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Phlebosclerotic colitis. Dr. Phillip Leung Queen Elizabeth Hospital. Case presentation. M / 69 Good past health Admitted for increased right lower quadrant pain for 3 days Associated with diarrhea Mild paraumbilical pain for 3 weeks Poor appetite for recent few months. Examination.

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phlebosclerotic colitis

Phlebosclerotic colitis

Dr. Phillip Leung

Queen Elizabeth Hospital

case presentation
Case presentation
  • M / 69
  • Good past health
  • Admitted for increased right lower quadrant pain for 3 days
    • Associated with diarrhea
    • Mild paraumbilical pain for 3 weeks
    • Poor appetite for recent few months
examination
Examination
  • BP / P stable
  • Afebrile
  • Tenderness over RLQ with rebound and guarding
  • PR: brownish stool, no mass
  • WCC 10.4, Hb 11.4
  • Na 133, K 4.8, Cr 69
  • Albumin 27, LFT otherwise normal
  • Amylase 18
  • Clotting profile normal
phlebosclerotic colitis1
Phlebosclerotic colitis
  • First reported cases by Koyama et al in 1989 in Japan; until 2000 Yao et al proposed the name “Phlebosclerotic colitis”

Yao T etal (2000) Phlebosclerotic colitis: value of radiography in diagnosis–report of three cases. Radiology 214(1):188–192

  • An “Asian” disease
    • The only “non - asian” case report is from Canada which is a gentleman who is Taiwanese by birth but a resident in Canada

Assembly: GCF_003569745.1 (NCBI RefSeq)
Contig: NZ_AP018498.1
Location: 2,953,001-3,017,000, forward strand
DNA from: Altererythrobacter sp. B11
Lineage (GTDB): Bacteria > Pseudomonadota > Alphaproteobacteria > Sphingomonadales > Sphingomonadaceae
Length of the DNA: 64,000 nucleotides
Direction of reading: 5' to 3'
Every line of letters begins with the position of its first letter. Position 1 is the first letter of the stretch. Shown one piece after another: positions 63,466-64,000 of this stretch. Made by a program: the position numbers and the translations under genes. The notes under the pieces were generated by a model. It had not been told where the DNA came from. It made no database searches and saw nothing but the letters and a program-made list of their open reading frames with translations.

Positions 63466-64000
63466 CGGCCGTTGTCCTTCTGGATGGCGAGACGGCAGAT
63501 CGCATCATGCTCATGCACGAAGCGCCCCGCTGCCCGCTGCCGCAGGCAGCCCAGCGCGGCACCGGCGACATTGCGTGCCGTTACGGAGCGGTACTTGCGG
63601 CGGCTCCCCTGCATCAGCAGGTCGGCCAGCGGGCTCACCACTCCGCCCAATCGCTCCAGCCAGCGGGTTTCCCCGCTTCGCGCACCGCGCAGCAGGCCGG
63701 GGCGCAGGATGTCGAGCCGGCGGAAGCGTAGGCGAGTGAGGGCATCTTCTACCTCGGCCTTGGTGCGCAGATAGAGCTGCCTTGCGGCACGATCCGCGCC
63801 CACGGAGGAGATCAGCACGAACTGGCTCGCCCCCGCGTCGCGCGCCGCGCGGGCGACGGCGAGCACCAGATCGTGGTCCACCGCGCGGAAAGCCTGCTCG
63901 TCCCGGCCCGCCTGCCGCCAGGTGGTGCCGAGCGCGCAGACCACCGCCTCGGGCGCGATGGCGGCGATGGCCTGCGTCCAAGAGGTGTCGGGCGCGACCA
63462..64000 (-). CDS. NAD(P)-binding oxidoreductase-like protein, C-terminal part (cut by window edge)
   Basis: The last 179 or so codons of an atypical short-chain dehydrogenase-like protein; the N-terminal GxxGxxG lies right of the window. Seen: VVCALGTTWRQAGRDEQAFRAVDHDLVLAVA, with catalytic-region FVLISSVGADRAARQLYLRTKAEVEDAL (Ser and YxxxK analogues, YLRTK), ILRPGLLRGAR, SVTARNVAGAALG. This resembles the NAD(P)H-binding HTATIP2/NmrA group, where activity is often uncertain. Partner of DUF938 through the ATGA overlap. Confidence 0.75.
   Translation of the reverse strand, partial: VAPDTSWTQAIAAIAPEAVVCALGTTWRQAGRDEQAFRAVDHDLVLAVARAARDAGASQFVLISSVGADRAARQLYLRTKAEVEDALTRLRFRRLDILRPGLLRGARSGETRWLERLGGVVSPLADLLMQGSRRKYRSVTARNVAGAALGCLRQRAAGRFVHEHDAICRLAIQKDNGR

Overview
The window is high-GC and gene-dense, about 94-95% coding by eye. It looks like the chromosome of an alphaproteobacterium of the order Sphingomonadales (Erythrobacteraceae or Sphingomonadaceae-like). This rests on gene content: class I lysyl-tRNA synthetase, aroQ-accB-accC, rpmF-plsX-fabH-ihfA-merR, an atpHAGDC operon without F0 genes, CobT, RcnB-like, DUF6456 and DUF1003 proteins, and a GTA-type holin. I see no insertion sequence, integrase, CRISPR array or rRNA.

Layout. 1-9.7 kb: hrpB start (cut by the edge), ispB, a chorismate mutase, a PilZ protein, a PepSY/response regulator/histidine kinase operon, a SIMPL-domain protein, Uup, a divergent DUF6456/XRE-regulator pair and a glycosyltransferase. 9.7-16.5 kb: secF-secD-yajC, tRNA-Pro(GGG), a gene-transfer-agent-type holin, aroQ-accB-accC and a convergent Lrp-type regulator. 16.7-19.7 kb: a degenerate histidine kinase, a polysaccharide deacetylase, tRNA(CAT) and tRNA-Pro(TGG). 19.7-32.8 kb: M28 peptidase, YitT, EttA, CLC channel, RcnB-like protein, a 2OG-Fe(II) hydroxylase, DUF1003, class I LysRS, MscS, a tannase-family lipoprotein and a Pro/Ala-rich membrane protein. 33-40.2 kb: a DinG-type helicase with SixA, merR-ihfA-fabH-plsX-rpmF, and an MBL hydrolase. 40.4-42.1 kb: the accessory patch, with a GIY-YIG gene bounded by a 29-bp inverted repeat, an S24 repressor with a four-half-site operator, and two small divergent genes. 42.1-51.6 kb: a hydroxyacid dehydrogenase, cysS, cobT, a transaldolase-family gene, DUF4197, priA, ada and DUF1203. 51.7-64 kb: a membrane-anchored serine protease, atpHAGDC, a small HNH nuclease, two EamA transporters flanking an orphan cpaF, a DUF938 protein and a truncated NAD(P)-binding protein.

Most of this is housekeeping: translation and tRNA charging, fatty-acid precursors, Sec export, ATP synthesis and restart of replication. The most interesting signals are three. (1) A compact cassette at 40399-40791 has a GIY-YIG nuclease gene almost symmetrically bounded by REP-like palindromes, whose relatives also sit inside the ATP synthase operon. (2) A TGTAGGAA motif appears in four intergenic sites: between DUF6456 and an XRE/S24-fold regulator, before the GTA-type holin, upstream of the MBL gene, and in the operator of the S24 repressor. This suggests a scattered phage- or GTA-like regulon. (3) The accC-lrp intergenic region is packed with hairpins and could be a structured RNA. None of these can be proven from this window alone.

phlebosclerotic colitis2
Phlebosclerotic colitis
  • Subtype of ischemic colitis caused by venous disease; in contrast to the commoner arterial cause, namely atherosclerosis, thrombosis and embolism
    • Symptom is caused by chronic venous insufficiency and venous congestion secondary to phlebosclerosis
    • Ischemic changes lead to hemorrhage and atrophy of mucosa, submucosal fibrosis and hence motility dysfunction and stenosis of the affected colon
  • Right hemicolon is affected initially and gradually extends to distal colon
    • Superior mesenteric territories are predominantly affected with the inferior mesenteric territories largely spared, unlike the usual arterial type of ischemic colitis
etiology
Etiology
  • Cause of phlebosclerosis is unknown
    • Portal hypertension
      • Phlebosclerosis is an adaptive changes to increased venous pressure caused by portal hypertension
      • Kusanagi and Kang reported cases associated with portal hypertension

Kusanagi M et al (2005) Phlebosclerotic colitis: imaging-pathologic correlation. AJR Am J Roentgenol 185(2):441–447

Kang et al (2009) Phlebosclerotic colitis in a cirrhotic patient with portal hypertension: Med Sci. 2009 Dec;24(6):1195-9.

    • Alcohol consumption
      • Ho et al. proposed alcohol consumption may play role which is his case report, cessation was associated with reduction in disease severity

Ho TJ et al (2005) Phlebosclerotic colitis: an unusual cause of ischemic colitis in a 65-year-old man. J HK Coll Radiol 8:53–58

    • Toxin ingestion